Achim presents new ways to work at Kreativrendezvous with the chamber of trade Bremen, Germany, economic development Bremen, and KLUB DIALOG e.V.
Mr. Hensen, which challenges will companies face in the future?
Achim Hensen: Due to Digitalisation and globalisation companies have to deal with high complexity and competition. This requires enormous flexibility. Tradition hierarchical organisations are often not the best solution for those challenges. They were developed for different times. At the same time we see more and more employees who are continuously unhappy with the working conditions on many companies. You could say they fill like a crew in machine. This can lead to dissatisfaction, low motivation and responsibility and burn-out. According to the Gallup research 90% of employees in Germany have mentally resigned. We can not afford that as a society.
Do the need and wishes of the so called „generation Y“ play it’s part?
I think we can observe that we experience a time of social change. And this society needs an economy that serves the people. We need an economy that allows people to find and use their full potential. One answer to increased complexity is the human ability to cooperate – and achieve more by doing so. This trend falls on organisational structures which were not designed to foster cooperation, agile work flows and full use of individual potential.
Do you know companies which already work in this way?
Yes, there are many – working in very different branches. Everywhere where brave people dare to do things differently. Zeiss and Bosch for example developed new ownership structure a long time ago. In regards of the organisation and collaboration many examples for various company sizes exist: Semco in Brazil and Buurtzorg in the Netherlands are two impressive examples.
How exactly should companies organise to meet the challenges you are talking about?
There is no perfect organisational blueprint, how a company „should“ look like. We want to help companies who face those challenges to develop the best individual solution. The task is to find a suitable solution for the company, the people involved and the market they are working in. This is a highly individual process. Our target group shares the feeling and wish to find solution beside the mainstream paradigms. Last but not least this includes to question the shareholder value maximisation paradigm. A company should benefit its customers, employees and society. We offer help to implement an ownership solution that enables companies to make sure that decisions are always made by the people who are responsible in the company – and not from outside investors. At the same time this ownership structure is a binding commitment that profits are means to an end and not an end in itself. With those principles enshrined in the status we can prevent responsibility from being outsourced and lay the foundation for responsible organisation. Steward-ownership as we call is requires alternative investment opportunities. We offer this with Purpose Ventures and a network of purpose driven investors.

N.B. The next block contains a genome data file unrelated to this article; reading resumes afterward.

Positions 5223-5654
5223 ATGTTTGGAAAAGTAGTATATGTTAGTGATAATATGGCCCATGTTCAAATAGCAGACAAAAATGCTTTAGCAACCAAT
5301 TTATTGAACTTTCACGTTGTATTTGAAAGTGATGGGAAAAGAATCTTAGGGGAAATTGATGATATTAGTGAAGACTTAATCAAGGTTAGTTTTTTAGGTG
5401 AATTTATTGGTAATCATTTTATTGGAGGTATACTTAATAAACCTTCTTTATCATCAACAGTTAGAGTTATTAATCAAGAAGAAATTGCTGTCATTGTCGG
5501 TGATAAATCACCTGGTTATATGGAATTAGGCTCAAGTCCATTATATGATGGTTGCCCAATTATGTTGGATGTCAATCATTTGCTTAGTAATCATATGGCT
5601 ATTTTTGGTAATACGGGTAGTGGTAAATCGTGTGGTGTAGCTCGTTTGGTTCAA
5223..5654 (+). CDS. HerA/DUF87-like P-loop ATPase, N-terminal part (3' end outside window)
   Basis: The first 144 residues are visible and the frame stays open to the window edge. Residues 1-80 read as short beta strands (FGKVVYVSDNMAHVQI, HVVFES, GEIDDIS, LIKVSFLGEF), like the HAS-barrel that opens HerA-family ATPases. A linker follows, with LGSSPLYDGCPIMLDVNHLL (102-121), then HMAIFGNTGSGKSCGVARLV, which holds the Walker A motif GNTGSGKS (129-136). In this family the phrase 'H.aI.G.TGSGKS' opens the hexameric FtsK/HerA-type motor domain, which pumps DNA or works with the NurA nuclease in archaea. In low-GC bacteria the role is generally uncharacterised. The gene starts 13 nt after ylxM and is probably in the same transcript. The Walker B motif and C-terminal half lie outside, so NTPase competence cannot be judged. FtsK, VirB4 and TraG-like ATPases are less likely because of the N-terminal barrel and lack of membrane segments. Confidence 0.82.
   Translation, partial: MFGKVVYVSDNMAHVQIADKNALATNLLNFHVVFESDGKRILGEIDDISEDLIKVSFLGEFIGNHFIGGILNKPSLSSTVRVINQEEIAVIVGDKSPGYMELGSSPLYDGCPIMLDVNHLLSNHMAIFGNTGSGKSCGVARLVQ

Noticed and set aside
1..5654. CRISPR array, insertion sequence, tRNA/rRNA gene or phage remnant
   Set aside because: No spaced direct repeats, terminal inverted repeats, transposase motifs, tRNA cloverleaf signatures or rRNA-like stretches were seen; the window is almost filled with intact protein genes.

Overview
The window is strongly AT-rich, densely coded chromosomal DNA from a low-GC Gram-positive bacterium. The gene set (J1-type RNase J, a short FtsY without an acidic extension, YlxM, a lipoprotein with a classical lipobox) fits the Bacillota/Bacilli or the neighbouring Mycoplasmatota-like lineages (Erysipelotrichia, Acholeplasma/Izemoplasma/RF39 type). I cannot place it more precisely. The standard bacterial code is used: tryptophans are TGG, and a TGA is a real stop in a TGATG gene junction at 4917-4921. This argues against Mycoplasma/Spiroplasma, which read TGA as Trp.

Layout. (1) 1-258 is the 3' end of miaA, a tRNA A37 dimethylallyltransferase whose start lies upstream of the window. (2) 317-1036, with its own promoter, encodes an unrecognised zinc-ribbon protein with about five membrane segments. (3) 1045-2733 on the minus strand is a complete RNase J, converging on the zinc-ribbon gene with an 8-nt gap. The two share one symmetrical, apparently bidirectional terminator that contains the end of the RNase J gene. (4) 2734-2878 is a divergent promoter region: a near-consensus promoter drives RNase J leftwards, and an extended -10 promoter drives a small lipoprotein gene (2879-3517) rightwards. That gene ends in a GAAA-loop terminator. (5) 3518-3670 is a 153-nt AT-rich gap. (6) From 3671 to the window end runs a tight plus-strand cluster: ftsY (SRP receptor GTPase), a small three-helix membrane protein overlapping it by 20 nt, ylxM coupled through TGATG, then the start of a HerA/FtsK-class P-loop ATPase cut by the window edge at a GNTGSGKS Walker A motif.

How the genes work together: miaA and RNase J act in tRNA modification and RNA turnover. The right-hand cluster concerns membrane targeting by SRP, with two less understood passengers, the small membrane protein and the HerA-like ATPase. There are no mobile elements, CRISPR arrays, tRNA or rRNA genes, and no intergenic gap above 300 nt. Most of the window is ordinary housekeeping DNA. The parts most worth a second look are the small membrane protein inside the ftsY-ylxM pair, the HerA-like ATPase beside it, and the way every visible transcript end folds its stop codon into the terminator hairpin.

Does this always mean to abolish formal hierarchical structures?
No, not always. This again is something every organisation has to decide for themselves. In many cases we observed that steward-ownership furthers alternative management styles as well. We support companies and facilitate the process. The best solution is something that can be different in every company.